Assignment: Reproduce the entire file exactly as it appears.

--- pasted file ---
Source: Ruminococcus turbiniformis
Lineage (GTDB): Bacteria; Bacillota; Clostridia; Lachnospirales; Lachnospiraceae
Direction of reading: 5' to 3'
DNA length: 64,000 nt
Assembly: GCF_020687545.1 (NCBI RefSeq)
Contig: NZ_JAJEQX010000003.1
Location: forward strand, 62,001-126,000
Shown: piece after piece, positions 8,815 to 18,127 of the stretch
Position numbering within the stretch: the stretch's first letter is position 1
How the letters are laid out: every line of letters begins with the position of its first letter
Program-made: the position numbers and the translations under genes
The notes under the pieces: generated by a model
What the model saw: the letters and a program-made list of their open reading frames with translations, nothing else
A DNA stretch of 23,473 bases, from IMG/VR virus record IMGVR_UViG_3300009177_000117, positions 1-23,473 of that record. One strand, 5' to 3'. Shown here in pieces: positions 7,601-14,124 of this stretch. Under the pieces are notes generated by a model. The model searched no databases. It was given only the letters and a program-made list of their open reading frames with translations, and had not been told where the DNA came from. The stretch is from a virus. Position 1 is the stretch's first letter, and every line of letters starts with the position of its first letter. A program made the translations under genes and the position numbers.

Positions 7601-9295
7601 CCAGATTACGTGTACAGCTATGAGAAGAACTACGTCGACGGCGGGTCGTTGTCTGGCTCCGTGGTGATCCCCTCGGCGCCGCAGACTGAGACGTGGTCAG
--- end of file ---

Source: Ruminococcus turbiniformis
Lineage (GTDB): Bacteria; Bacillota; Clostridia; Lachnospirales; Lachnospiraceae
Direction of reading: 5' to 3'
DNA length: 64,000 nt
Assembly: GCF_020687545.1 (NCBI RefSeq)
Contig: NZ_JAJEQX010000003.1
Location: forward strand, 62,001-126,000
Shown: piece after piece, positions 8,815 to 18,127 of the stretch
Position numbering within the stretch: the stretch's first letter is position 1
How the letters are laid out: every line of letters begins with the position of its first letter
Program-made: the position numbers and the translations under genes
The notes under the pieces: generated by a model
What the model saw: the letters and a program-made list of their open reading frames with translations, nothing else
A DNA stretch of 23,473 bases, from IMG/VR virus record IMGVR_UViG_3300009177_000117, positions 1-23,473 of that record. One strand, 5' to 3'. Shown here in pieces: positions 7,601-14,124 of this stretch. Under the pieces are notes generated by a model. The model searched no databases. It was given only the letters and a program-made list of their open reading frames with translations, and had not been told where the DNA came from. The stretch is from a virus. Position 1 is the stretch's first letter, and every line of letters starts with the position of its first letter. A program made the translations under genes and the position numbers.

Positions 7601-9295
7601 CCAGATTACGTGTACAGCTATGAGAAGAACTACGTCGACGGCGGGTCGTTGTCTGGCTCCGTGGTGATCCCCTCGGCGCCGCAGACTGAGACGTGGTCAG